Fun in the Sun at Richmond Park

What a glorious day! We headed over to Richmond Park and enjoyed aerial views of a Kestrel, Swifts, Green Woodpecker and a Skylark, all against a perfect blue sky. Down on the ground young Red Deer calves scampered after their mothers, crickets were calling, butterflies and bees were visiting the meadow flowers and brightly coloured damselflies were caught in the act of love. This is my favourite picture of the day; a Fallow Deer buck, the chief of the bachelor herd, keeping an eye on goings on from a relaxing spot in the grass. At the moment the bucks are growing in their antlers, they are said to be “in velvet” as the developing antlers have a velvety covering of skin.

Fallow Buck with txt

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4 Responses

  1. Peter Ince says:

    My eldest son Steven is desperate to obtain antlers that have been shed – are they easy to get hold of ?


    • Wild Capital says:

      Hi Peter,
      It has a lot to do with luck! But I can give you a few pointers that may help Steven. Red Deer shed their antlers in March/April. Fallow Deer shed in April/May and Roe around November. The blood supply to the antlers is cut off and they become loose and drop off. Good places to look are along obstacles like low fence lines, which deer would have to jump over to cross. Potentially the jolt would cause a loose antler to fall. Antlers tend to be nibbled by other animals like mice and squirrels as they contain calcium and other nutrients. So it’s a good idea to look out for them around the time that they are falling, before anything can nibble them away. In Scotland fallen antlers are actually an important nutrient source for the deer themselves, and it is generally advised not to remove them from the environment. But the Scottish Highland environment is nutrient poor, and in most places I don’t think you would need to worry about collecting an odd antler! I have several! Happy hunting!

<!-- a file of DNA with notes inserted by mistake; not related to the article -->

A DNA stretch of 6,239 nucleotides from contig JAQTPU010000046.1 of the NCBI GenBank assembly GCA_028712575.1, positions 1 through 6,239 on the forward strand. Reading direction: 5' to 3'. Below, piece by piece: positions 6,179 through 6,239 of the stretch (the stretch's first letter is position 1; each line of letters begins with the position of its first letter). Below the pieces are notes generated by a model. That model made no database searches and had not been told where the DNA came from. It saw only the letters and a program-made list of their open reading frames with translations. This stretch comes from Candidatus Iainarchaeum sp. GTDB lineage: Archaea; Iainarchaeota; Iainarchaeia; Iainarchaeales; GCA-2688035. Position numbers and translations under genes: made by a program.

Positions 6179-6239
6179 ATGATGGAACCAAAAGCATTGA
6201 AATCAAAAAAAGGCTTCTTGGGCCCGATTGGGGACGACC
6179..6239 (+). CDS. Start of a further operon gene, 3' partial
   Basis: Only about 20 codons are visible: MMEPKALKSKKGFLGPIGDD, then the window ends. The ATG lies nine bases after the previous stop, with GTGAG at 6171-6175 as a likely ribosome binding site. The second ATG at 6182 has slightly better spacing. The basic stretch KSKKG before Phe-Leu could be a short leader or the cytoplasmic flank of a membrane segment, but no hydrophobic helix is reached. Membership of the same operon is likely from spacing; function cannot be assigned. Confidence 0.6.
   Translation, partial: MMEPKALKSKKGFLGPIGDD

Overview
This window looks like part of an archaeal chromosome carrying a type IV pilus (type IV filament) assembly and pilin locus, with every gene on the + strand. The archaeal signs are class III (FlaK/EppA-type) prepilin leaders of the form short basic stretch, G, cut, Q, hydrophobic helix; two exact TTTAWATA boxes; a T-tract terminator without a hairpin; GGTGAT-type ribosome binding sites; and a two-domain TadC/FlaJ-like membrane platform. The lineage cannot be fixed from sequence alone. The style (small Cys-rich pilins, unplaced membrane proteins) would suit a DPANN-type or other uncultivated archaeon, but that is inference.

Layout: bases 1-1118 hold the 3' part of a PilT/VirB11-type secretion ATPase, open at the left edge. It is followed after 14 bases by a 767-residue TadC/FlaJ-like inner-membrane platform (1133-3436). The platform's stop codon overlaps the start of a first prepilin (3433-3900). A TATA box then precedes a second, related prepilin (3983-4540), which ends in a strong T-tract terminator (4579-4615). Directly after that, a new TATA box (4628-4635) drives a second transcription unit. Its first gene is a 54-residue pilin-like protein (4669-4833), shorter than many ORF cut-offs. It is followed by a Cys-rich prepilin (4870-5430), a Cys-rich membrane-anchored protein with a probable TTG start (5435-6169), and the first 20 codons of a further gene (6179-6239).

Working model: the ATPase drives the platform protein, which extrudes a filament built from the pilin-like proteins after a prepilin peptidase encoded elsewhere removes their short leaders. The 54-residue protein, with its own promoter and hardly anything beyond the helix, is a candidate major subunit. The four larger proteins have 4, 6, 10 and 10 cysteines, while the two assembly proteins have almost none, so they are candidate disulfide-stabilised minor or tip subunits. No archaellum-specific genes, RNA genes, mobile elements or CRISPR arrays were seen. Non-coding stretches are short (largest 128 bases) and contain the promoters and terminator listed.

• Peter Ince says:

        Thanks very much for the info – planning a Scotland trip 2014 – so where should we head to because we don’t see many in Derbyshire – or do we ?

        • Wild Capital says:

          There are a fair few deer around in Derbyshire, but not nearly as many as in Scotland. Many of the deer in Derbyshire will be Roe, which are more sulking then Red Deer and live within the woodlands. When I was working in the Highlands our “go to” places for Red Deer were Strathconon, Strathdearn and Glen Strathfarrar (this is a gated glen so check the opening times on the internet if you planning a visit, and get there earlyish as they only allow so many cars in a day). But really there will be deer wherever there is moorland, I’m sure you will see quiet a lot without really trying. Getting off the beaten track a bit and walking where less other people go is a good technique, then be vigilant on the ground, particularly along fence lines. Good luck!

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